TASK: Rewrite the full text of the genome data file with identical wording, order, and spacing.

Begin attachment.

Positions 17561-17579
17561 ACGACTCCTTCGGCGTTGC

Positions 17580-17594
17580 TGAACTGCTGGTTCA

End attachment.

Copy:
Positions 17561-17579
17561 ACGACTCCTTCGGCGTTGC

Positions 17580-17594
17580 TGAACTGCTGGTTCA